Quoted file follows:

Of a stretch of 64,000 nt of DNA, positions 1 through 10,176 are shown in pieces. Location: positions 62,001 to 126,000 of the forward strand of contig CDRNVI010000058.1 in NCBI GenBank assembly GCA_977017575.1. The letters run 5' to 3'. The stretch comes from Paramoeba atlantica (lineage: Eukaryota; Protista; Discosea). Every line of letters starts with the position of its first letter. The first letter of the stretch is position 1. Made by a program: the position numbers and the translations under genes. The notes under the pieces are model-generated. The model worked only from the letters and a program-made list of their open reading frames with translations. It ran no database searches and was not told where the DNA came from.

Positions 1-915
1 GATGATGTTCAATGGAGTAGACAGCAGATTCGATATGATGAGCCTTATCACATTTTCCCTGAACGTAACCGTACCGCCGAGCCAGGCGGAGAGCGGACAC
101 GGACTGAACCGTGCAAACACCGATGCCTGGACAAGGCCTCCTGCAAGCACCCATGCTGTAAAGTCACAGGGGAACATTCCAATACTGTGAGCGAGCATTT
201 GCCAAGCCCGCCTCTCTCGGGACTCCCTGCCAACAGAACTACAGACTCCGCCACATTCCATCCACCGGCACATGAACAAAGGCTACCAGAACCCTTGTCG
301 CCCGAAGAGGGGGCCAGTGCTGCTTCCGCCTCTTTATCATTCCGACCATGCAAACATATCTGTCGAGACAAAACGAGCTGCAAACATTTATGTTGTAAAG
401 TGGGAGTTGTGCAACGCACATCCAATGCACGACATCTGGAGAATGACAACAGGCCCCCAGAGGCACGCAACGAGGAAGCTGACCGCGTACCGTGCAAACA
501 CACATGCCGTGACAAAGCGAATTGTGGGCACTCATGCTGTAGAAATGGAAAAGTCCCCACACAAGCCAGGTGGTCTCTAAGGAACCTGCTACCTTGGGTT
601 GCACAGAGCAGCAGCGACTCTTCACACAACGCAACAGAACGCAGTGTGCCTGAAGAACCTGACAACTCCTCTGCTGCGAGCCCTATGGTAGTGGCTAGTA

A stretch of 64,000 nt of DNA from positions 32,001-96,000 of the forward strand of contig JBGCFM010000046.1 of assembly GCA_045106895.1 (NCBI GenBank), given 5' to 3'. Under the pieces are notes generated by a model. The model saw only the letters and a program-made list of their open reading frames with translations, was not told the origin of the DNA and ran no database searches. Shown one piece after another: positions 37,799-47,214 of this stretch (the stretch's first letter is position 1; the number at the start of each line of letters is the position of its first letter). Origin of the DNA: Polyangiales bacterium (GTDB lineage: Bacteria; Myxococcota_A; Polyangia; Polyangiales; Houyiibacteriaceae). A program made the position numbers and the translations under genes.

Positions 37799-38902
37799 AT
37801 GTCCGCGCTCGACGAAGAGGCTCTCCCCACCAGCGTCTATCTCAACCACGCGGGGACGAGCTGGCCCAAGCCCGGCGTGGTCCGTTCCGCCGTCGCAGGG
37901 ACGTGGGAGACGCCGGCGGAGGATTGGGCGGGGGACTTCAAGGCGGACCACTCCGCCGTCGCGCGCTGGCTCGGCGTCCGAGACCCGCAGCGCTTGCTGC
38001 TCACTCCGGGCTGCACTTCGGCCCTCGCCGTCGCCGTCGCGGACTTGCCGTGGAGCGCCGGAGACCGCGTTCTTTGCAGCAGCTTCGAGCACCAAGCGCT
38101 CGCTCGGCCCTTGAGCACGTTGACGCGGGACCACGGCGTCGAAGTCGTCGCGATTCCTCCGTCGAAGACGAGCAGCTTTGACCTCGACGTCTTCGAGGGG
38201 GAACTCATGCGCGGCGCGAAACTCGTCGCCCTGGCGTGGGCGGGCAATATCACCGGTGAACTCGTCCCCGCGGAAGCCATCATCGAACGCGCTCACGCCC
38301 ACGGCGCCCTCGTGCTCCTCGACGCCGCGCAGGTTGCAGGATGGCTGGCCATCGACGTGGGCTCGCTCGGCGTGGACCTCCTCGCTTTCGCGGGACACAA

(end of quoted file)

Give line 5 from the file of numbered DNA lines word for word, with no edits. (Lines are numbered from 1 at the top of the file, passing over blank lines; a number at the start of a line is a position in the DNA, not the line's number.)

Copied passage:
201 GCCAAGCCCGCCTCTCTCGGGACTCCCTGCCAACAGAACTACAGACTCCGCCACATTCCATCCACCGGCACATGAACAAAGGCTACCAGAACCCTTGTCG